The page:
Covering the Front and Back Pages of the Newspaper
May 23, 2006
KATRINA: What Went Right
Official estimates at this point suggest the [National] Guard, working from the Dome, saved 17,000 by air and uncounted thousands more by boat.
Except for the Coast Guard's brilliant performance, which saved up to 30,000 lives, most of the rescue operation was run by local National Guard middle management, combat tested in Iraq, accustomed to hardship, and intimately familiar with the city. (In fact, as I previously reported, Guard members rescued other Guard members, who then reported for flight duty.)
Gov. Blanco, facing the voters in 2008, is eagerly, and with justification, claiming some of the credit for the rescue operation. "When all the stories are told," Gov. Blanco is quoted as saying, "the story is going to be that Louisianans were saved by Louisianans." Understandable, but a little bit of a stretch, as it conveniently leaves out the federal contribution, namely the Coast Guard, the regular armed forces and Guard units from other states, as well as the key coordinating role the National Guard Bureau played.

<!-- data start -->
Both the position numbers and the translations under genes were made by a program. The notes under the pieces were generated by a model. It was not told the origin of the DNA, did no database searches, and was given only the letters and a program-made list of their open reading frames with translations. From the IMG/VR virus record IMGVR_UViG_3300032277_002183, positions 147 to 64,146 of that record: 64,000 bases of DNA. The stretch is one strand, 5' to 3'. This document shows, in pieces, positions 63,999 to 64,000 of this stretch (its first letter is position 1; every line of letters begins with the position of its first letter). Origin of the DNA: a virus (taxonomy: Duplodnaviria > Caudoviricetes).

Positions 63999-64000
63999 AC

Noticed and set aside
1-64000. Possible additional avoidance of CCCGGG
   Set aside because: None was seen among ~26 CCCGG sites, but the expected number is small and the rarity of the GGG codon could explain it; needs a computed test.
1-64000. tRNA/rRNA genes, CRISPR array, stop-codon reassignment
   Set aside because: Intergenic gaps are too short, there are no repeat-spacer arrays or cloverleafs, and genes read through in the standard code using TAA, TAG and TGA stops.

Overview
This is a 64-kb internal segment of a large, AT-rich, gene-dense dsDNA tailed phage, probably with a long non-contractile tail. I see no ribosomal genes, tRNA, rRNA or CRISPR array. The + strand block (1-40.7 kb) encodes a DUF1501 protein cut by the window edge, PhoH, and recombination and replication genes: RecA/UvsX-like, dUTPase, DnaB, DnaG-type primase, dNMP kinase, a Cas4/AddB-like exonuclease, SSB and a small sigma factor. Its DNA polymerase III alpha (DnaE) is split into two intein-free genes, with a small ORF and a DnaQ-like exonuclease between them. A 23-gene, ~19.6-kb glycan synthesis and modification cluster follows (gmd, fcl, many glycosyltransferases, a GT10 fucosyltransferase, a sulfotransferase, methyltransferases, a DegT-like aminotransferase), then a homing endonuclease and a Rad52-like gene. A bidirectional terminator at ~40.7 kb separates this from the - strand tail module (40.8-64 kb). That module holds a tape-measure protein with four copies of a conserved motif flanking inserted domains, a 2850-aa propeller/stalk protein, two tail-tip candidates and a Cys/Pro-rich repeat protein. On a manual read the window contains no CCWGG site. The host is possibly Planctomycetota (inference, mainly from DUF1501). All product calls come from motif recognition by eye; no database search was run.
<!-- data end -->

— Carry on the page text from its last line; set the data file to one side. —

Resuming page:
I still think this account is too easy on Blanco and Nagin for not conducting a more thorough evacuation, although even on that score, reports after the fact have stressed that many more people were evacuated successfully than it first appeared. Overall, though, Dolinar makes yet another compelling case that the people responsible for first response accomplished the best you could ask of them, and - more to the point - they, not people in Washington or Baton Rouge, were the ones who were really responsible for handling the crisis. Read the whole thing. Unfortunately, as usual, the Bush White House is only facing forward while it bleeds profusely from shots to the back over the past, instead of setting the record straight.